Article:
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J R Soc Med. 2005 March; 98(3): 121–122.
PMCID: PMC1079416

Acute renal infarction

F T Leong, MRCP1 and L J Freeman, MRCP2

The diagnosis of acute renal infarction is often delayed or missed. The condition is an important cause of renal loss and can point to serious cardiovascular disease.


Case 1

A man aged 62 and previously in good health was seen an hour after the abrupt onset of left iliac fossa pain and vomiting. He was afebrile, normotensive, and in sinus rhythm, and the only abnormality on examination was an area of tenderness in the lower left quadrant of the abdomen. Urine analysis, blood count, serum amylase, and tests of renal and liver function were all normal. A chest radiograph showed borderline cardiomegaly; abdominal X-ray was unremarkable. The pain improved with opioids and he was discharged home. He returned a week later, troubled by dull and unrelenting abdominal discomfort. This time he had epigastric tenderness and he was in atrial fibrillation. The electrocardiogram also showed borderline intraventricular conduction delay and non-specific repolarization abnormalities. The previous heart tracing was examined for signs of ventricular pre-excitation but none were found. (Blood specimens taken at this time subsequently revealed above-normal C-reactive protein [119 mg/L] and D-dimer [0.44 μg/mL] and normal serum amylase and renal function tests.) An intra-abdominal abscess was suspected and CT imaging was arranged, but he had a sudden cardiac arrest from which he could not be resuscitated.

Necropsy revealed extensive infarction of the left kidney, the artery to which was completely occluded by an embolus. From its appearance the infarction was judged to have occurred several days before death. The heart was greatly enlarged; the left ventricle in particular was severely hypertrophied. The heart valves were normal, and no intracardiac thrombus was found. Serial myocardial slices revealed no evidence of acute or old ischaemic changes, and the coronary arteries were only mildly atherosclerotic. Despite a diligent search including other abdominal organs and the brain, there was no evidence of embolism elsewhere. The death was attributed to a lethal arrhythmia that had arisen from previously unrecognized structural heart disease.

Case 2

A man of 76 who had been experiencing intermittent angina for the past three months was seen after two days of left-sided flank pain and nausea. Two weeks previously, while on holiday in the USA, he had had a sudden and severe attack of right lower quadrant abdominal pain with vomiting. A CT scan there had revealed two hypodense lesions in his right kidney, thought to represent possible malignant disease, and a small splenic infarct was also noted. No gastrointestinal abnormalities were found. His abdominal pain was attributed to the muscular strain of vomiting and was treated with simple analgesics. Now he had a low-grade fever and a tender left loin and his urine contained blood and leukocytes. Serum creatinine was 150 μmol/L, lactate dehydrogenase 1694 U/L (reference range 270–620). CT revealed bilateral renal infarcts, more numerous in the left kidney (Figure 1) than the right; the left renal artery was also obstructed. At echocardiography the left ventricle was found to be dilated and severely impaired in function; its apex appeared aneurysmal and contained a mobile thrombus. He was anticoagulated and made a slow recovery.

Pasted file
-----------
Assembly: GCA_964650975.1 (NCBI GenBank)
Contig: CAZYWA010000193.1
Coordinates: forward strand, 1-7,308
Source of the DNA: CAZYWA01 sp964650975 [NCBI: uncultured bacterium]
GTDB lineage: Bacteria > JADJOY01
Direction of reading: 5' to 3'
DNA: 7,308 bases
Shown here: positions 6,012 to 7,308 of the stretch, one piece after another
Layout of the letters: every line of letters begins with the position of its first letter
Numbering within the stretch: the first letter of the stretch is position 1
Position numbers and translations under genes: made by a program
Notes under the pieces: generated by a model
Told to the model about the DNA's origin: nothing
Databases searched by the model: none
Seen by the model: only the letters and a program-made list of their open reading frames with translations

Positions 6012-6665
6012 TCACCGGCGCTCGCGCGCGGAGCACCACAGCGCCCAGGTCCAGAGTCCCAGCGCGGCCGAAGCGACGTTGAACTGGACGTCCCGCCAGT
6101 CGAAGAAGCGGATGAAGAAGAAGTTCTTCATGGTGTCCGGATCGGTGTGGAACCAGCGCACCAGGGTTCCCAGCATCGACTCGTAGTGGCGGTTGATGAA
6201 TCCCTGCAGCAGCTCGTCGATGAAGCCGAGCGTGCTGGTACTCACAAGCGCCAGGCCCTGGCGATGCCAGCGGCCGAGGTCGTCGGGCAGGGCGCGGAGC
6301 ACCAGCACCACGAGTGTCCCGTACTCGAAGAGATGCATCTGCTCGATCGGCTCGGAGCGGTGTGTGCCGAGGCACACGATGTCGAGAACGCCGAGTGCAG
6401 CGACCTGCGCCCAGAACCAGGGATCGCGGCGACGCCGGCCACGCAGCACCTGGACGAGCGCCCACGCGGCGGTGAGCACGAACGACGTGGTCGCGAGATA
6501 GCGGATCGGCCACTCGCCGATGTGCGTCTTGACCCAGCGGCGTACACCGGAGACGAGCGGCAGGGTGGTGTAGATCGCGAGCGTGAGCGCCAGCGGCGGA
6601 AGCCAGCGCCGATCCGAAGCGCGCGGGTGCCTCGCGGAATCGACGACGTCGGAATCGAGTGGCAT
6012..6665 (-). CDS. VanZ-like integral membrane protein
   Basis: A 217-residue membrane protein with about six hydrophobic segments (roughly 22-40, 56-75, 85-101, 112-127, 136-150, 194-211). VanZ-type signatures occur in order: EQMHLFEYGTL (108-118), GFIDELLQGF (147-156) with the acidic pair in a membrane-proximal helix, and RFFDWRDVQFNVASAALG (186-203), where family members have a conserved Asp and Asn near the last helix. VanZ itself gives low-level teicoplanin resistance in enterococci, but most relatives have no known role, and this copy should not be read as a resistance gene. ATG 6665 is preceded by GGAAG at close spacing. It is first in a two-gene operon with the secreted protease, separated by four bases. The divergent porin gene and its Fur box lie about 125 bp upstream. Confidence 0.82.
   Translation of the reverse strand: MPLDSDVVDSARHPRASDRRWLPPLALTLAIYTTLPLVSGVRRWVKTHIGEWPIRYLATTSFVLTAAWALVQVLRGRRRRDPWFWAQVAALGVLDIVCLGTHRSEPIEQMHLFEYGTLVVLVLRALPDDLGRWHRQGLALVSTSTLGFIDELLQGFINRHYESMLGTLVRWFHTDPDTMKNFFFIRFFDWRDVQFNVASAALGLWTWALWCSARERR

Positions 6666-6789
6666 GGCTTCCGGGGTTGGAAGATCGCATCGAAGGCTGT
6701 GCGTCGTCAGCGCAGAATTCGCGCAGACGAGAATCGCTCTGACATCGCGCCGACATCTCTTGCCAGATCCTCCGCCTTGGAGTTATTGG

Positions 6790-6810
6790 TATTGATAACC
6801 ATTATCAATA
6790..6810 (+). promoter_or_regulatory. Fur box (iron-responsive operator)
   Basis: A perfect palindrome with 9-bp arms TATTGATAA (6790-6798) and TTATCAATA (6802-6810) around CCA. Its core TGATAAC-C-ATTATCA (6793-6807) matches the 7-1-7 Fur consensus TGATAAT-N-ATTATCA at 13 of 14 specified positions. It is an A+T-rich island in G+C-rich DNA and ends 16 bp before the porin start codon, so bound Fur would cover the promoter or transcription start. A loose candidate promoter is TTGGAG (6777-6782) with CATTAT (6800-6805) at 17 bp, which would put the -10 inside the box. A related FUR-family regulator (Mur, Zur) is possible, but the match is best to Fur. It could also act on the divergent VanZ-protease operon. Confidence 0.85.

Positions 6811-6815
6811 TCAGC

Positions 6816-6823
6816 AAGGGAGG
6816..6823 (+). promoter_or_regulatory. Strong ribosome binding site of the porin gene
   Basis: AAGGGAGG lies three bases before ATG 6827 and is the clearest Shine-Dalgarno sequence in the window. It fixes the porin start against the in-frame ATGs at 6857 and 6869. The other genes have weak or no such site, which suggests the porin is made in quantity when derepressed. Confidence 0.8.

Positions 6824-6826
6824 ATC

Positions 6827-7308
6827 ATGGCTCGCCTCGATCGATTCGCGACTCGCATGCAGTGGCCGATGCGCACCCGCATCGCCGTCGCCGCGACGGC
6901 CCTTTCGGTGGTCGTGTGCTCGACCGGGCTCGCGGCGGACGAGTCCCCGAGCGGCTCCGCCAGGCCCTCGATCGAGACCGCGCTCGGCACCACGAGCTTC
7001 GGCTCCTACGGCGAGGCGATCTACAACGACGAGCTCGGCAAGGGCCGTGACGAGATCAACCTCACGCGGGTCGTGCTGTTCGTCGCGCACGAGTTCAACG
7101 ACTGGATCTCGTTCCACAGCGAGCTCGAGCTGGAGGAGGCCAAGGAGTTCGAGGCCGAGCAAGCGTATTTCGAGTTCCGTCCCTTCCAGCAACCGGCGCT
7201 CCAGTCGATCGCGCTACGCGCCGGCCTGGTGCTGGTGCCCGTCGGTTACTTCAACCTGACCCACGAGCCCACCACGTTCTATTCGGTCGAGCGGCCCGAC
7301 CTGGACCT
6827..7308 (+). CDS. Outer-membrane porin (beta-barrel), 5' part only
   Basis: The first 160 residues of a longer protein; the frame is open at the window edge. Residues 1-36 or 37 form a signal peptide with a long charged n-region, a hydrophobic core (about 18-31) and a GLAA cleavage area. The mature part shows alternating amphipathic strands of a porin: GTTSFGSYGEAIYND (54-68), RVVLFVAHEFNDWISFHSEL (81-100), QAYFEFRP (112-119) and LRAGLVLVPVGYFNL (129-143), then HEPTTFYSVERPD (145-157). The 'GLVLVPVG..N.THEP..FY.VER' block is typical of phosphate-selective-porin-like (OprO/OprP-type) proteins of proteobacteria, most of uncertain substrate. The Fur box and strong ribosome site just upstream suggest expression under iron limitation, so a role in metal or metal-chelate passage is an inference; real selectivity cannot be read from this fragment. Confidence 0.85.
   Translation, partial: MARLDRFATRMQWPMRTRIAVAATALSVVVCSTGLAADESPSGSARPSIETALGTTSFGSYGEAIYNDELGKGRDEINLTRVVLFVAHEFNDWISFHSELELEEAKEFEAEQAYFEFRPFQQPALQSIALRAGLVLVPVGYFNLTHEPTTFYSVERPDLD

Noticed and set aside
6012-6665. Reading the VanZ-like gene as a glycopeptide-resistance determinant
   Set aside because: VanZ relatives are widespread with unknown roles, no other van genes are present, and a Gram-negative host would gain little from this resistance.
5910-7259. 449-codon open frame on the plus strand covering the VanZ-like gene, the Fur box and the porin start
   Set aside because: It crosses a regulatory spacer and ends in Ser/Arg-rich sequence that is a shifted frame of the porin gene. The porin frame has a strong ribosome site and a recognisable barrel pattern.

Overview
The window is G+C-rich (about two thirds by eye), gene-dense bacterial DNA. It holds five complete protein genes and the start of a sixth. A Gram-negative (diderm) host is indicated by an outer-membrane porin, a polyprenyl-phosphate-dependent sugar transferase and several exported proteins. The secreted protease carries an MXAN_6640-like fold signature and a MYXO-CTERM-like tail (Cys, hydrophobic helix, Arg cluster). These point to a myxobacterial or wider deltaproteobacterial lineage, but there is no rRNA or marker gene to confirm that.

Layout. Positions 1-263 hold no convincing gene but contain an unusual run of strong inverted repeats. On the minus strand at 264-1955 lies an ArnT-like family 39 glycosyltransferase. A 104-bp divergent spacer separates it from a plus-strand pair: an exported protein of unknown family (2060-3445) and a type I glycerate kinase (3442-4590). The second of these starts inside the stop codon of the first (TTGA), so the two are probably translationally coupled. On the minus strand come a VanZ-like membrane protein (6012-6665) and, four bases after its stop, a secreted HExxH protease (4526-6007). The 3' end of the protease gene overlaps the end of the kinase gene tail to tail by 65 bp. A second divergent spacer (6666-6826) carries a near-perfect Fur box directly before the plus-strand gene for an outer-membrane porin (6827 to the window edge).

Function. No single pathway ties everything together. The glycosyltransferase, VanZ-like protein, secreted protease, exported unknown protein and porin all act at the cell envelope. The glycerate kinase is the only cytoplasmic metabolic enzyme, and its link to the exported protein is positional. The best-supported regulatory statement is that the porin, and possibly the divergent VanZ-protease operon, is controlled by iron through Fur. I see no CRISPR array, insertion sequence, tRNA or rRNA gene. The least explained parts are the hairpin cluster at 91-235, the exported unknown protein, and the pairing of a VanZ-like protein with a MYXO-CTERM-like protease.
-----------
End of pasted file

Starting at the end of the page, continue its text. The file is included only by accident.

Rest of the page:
Figure 1
Abdominal CT in case 2


Renal infarction commonly occurs against a background of heart disease or a thromboembolic tendency.1 Although an intracardiac thrombus was not identified in case 1, the presence of atrial fibrillation and a structurally abnormal heart make this the likely source of his renal embolism. We suspect that it arose in the left atrium, as a result of paroxysmal atrial fibrillation, because his left ventricle, although hypertrophied, had a geometrically normal lumen. Dilated cardiomyopathy is another risk factor,2 as demonstrated by case 2.

The manifestations of acute renal artery occlusion are non-specific and the diagnosis tends to be made late.1,3,4 Flank pain, persistent and often accompanied by nausea or vomiting, appears to be the most common initial symptom. Other presenting complaints include pain in the abdomen, back or chest. Small kidney infarcts can be painless and some patients present simply with fatigue.3 Positive findings on examination include fever, abdominal tenderness, and new-onset hypertension.4 Urine analysis may reveal red cells or protein or both; but it may also be normal.3,4 Blood levels of lactate dehydrogenase, C-reactive protein and aminotransferases are commonly raised;1,3,4 lactate dehydrogenase is probably the most useful marker, though non-specific. The diagnosis, once suspected, can be confirmed by contrast enhanced CT, isotope perfusion scanning or renal arteriography; conventional ultrasonography is insufficiently sensitive.1,4 On CT scanning in particular, a kidney infarct can be mistaken for malignant disease5 (as in case 2).


1. Domanovits H, Paulis M, Nikfardjam M, et al. Acute renal infarction. Clinical characteristics of 17 patients. Medicine (Baltimore) 1999; 78: 386-94 [PubMed]
2. Koniaris LS, Goldhaber SZ. Anticoagulation in dilated cardiomyopathy. J Am Coll Cardiol 1998; 31: 745-8 [PubMed]
3. Iga K, Izumi C, Nakano A, et al. Problems in the initial diagnosis of renal infarction. Intern Med 1997; 36: 330-2 [PubMed]
4. Lumerman JH, Hom D, Eiley D, et al. Heightened suspicion and rapid evaluation with CT for early diagnosis of partial renal infarction. J Endourol 1999; 13: 209-14 [PubMed]
5. Suzer O, Shirkhoda A, Jafri SZ, et al. CT features of renal infarction. Eur J Radiol 2002; 44: 59-64 [PubMed]

Articles from Journal of the Royal Society of Medicine are provided here courtesy of Royal Society of Medicine Press